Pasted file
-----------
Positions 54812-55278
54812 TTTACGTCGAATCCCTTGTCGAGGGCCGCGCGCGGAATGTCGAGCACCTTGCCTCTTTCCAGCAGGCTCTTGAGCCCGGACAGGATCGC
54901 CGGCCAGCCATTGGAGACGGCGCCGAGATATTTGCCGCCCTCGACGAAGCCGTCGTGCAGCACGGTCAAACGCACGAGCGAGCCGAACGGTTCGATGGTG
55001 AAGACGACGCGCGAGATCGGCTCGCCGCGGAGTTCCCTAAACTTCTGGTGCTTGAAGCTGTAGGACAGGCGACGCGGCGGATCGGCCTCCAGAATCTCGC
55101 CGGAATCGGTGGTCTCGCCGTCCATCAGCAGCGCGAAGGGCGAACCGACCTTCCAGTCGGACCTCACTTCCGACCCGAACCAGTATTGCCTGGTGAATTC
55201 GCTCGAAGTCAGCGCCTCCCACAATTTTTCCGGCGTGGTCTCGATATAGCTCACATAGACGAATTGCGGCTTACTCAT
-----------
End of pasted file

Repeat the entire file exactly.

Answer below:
Positions 54812-55278
54812 TTTACGTCGAATCCCTTGTCGAGGGCCGCGCGCGGAATGTCGAGCACCTTGCCTCTTTCCAGCAGGCTCTTGAGCCCGGACAGGATCGC
54901 CGGCCAGCCATTGGAGACGGCGCCGAGATATTTGCCGCCCTCGACGAAGCCGTCGTGCAGCACGGTCAAACGCACGAGCGAGCCGAACGGTTCGATGGTG
55001 AAGACGACGCGCGAGATCGGCTCGCCGCGGAGTTCCCTAAACTTCTGGTGCTTGAAGCTGTAGGACAGGCGACGCGGCGGATCGGCCTCCAGAATCTCGC
55101 CGGAATCGGTGGTCTCGCCGTCCATCAGCAGCGCGAAGGGCGAACCGACCTTCCAGTCGGACCTCACTTCCGACCCGAACCAGTATTGCCTGGTGAATTC
55201 GCTCGAAGTCAGCGCCTCCCACAATTTTTCCGGCGTGGTCTCGATATAGCTCACATAGACGAATTGCGGCTTACTCAT